Today, we’re going to make a recipe that’s a staple here in Spain. It’s called “cocido,” and I’d wager that nearly every household has its own variation of this dish.
The beauty of cocido, which literally translates to “boiled,” is its adaptability. It can be as healthy or as decadently rich as you desire.
For our version, we use chickpeas, carrots, chorizo, potatoes, vegetable stock, chicken breast, beef belly, and a jamón bone. However, many of these ingredients can be added to, substituted, or omitted based on personal preferences.
Chickpeas or garbanzo beans – We opted for dried chickpeas in our recipe. However, if you choose to use canned chickpeas, there’s no need to pressure-cook them for 15 minutes. Instead, simply add them when you’re incorporating the potatoes and chorizo.
For the vegetables, you can use carrots, cabbage, turnip, and green beans.
As for the potatoes, make sure to peel them. In Spain, we typically don’t consume potatoes with their skins on.
Chorizo is a spicy sausage. You might think that Mexican chorizo is spicier than Spanish chorizo, but it’s not. The difference lies in the kind of peppers that are used for each one. Spanish chorizo typically uses pimentón ahumado, or smoked paprika (which can be sweet or hot). A famous variety is called pimentón de la Vera.
We used cooking chorizo, which is the fresh variety. There are lots of chorizo options in La tienda by José Andrés. As a side note, now that we are mentioning Jose Andrés, he is not only a renowned chef but also a remarkable humanitarian. His non-profit organization, World Central Kitchen, has been at the forefront of providing meals during natural disasters and other crises, both in the United States and around the world. His dedication to making a positive impact on communities in need, beyond just the culinary world, has earned him widespread respect and admiration. It’s heartening to see figures like him using their platform for such noble causes. I vividly remember years ago when José Andrés had a TV show on Spanish public television, before he became famous. His daughters were very young at the time, and he would feature them on the show, basically playing with melted chocolate.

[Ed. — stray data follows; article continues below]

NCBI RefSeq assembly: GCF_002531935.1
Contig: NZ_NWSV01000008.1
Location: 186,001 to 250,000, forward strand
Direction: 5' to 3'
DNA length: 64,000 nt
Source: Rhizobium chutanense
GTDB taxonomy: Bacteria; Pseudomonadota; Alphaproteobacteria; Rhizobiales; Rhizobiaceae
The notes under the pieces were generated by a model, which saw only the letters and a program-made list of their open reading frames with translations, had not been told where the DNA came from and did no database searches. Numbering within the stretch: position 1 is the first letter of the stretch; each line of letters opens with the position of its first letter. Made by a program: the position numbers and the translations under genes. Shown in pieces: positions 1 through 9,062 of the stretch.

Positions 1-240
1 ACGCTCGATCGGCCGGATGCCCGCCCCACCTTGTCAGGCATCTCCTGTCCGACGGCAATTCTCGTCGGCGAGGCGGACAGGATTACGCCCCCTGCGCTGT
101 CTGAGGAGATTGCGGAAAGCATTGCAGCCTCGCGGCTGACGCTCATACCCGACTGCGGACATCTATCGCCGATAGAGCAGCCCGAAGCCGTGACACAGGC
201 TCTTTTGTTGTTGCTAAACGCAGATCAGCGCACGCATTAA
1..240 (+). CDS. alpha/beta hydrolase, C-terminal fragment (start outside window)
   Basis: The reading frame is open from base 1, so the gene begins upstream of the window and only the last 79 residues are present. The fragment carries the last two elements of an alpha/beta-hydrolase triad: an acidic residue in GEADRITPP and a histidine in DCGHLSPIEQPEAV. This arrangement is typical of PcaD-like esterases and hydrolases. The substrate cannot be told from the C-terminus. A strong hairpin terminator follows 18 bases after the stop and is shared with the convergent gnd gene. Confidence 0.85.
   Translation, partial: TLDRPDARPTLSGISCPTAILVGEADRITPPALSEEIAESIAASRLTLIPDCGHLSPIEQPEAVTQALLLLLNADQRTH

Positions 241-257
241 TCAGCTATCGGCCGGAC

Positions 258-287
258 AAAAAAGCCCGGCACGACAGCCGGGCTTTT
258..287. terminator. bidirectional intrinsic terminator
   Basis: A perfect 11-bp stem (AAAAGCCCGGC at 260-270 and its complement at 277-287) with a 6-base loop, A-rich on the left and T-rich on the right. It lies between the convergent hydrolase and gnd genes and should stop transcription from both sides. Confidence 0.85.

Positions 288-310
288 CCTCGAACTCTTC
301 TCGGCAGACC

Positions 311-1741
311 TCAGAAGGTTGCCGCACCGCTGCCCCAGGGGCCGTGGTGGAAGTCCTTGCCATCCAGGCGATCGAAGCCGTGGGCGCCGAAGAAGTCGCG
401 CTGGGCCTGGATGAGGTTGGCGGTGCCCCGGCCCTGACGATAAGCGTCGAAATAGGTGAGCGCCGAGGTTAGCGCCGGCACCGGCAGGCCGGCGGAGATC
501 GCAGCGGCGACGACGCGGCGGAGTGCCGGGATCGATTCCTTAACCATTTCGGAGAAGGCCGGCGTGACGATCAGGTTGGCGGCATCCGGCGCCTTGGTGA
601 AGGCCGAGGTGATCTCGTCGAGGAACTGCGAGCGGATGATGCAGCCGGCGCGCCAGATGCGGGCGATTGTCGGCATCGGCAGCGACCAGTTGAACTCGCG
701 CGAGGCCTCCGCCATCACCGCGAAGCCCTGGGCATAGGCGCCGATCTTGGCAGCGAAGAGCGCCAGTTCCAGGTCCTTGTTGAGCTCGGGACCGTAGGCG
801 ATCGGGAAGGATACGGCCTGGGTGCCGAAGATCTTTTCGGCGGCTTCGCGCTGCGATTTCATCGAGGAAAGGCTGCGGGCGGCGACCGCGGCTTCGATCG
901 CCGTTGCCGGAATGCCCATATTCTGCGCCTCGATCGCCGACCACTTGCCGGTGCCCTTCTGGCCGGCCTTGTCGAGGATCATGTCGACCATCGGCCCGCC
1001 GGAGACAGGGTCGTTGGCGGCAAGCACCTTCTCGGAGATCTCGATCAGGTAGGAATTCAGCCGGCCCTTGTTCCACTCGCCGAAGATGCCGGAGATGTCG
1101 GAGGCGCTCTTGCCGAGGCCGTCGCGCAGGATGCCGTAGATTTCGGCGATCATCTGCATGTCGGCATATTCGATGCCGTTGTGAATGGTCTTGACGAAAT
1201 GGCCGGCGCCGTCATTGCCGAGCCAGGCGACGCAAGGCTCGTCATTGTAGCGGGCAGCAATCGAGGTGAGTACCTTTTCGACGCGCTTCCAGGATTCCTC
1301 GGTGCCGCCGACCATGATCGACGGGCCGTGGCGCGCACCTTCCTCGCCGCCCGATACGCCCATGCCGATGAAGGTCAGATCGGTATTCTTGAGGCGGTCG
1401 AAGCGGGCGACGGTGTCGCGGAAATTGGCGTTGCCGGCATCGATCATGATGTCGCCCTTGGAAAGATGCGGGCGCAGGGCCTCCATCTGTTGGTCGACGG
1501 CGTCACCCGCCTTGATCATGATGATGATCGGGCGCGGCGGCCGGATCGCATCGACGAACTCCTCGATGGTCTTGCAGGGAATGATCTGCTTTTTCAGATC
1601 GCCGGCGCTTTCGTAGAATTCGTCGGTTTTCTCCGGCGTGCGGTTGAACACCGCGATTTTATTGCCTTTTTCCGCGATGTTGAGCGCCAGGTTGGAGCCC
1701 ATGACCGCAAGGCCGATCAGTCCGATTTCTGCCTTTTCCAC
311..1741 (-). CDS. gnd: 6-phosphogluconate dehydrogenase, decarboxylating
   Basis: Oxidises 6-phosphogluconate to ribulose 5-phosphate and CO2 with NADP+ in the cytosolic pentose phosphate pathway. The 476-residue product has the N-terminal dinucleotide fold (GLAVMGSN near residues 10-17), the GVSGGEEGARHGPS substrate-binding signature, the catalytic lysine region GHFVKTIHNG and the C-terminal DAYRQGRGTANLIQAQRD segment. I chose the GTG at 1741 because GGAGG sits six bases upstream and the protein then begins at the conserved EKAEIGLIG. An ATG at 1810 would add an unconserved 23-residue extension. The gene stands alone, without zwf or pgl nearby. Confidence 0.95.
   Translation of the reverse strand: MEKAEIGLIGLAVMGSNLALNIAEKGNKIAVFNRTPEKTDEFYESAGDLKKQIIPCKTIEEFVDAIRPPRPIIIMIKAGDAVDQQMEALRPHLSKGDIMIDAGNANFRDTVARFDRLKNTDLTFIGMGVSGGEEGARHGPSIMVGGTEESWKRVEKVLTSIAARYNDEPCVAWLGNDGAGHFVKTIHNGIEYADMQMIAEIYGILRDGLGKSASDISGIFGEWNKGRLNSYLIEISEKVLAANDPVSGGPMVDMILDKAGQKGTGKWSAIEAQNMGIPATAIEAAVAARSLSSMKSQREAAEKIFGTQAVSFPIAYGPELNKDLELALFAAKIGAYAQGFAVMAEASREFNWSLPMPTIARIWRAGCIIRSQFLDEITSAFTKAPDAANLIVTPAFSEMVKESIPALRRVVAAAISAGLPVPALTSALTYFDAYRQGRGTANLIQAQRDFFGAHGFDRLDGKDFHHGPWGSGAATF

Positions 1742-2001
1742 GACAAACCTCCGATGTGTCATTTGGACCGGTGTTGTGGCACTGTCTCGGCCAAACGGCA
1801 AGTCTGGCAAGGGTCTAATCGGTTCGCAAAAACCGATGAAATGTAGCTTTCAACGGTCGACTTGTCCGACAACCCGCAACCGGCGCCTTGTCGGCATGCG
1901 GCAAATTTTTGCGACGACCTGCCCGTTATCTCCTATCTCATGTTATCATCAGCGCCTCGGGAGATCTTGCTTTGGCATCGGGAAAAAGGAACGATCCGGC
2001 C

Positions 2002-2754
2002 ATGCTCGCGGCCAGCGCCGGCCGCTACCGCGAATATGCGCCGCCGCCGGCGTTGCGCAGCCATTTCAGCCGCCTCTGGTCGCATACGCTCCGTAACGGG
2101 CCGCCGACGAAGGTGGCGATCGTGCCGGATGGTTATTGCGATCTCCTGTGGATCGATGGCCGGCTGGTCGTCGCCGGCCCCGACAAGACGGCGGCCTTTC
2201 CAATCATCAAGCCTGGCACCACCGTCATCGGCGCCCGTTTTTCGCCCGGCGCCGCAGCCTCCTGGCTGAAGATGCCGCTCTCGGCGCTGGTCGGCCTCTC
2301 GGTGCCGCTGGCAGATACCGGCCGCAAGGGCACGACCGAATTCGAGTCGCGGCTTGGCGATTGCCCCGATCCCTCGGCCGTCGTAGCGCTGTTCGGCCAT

Vegetable stock: A bouillon cube would work as well. Alternatively, if you’re adding lots of fresh vegetables, you can skip the vegetable stock entirely.
Chicken: Chicken thighs would have been a better choice than the chicken breast we used, but someone in my household isn’t fond of chicken thighs (and it isn’t me).
Beef belly: Any beef cut suitable for a stew would work here.
Jamón bone: We’re aiming for a salty and smoky flavor with this ingredient. Sometimes when I make cocido and I find small leftover pieces of jamón in my fridge, I toss those in too.
Other possible additions include a piece of smoked bacon and morcilla, if you can source it. Morcilla is a blood sausage. In León, where I hail from, we prepare our morcillas with blood, sourdough bread, onion, pig fat, paprika, and a few additional spices. However, I suspect this might be challenging to find outside of Spain unless you use Jose Andrés’s tienda. Do let me know in the comments if you manage to find morcilla or a similar alternative!
There are even more ingredients you can introduce to a cocido, like a “relleno”, but for today’s recipe, we’ll keep things straightforward.
Now, without further ado, let’s delve into how you can prepare a cocido and its accompanying soup using the Instant Pot: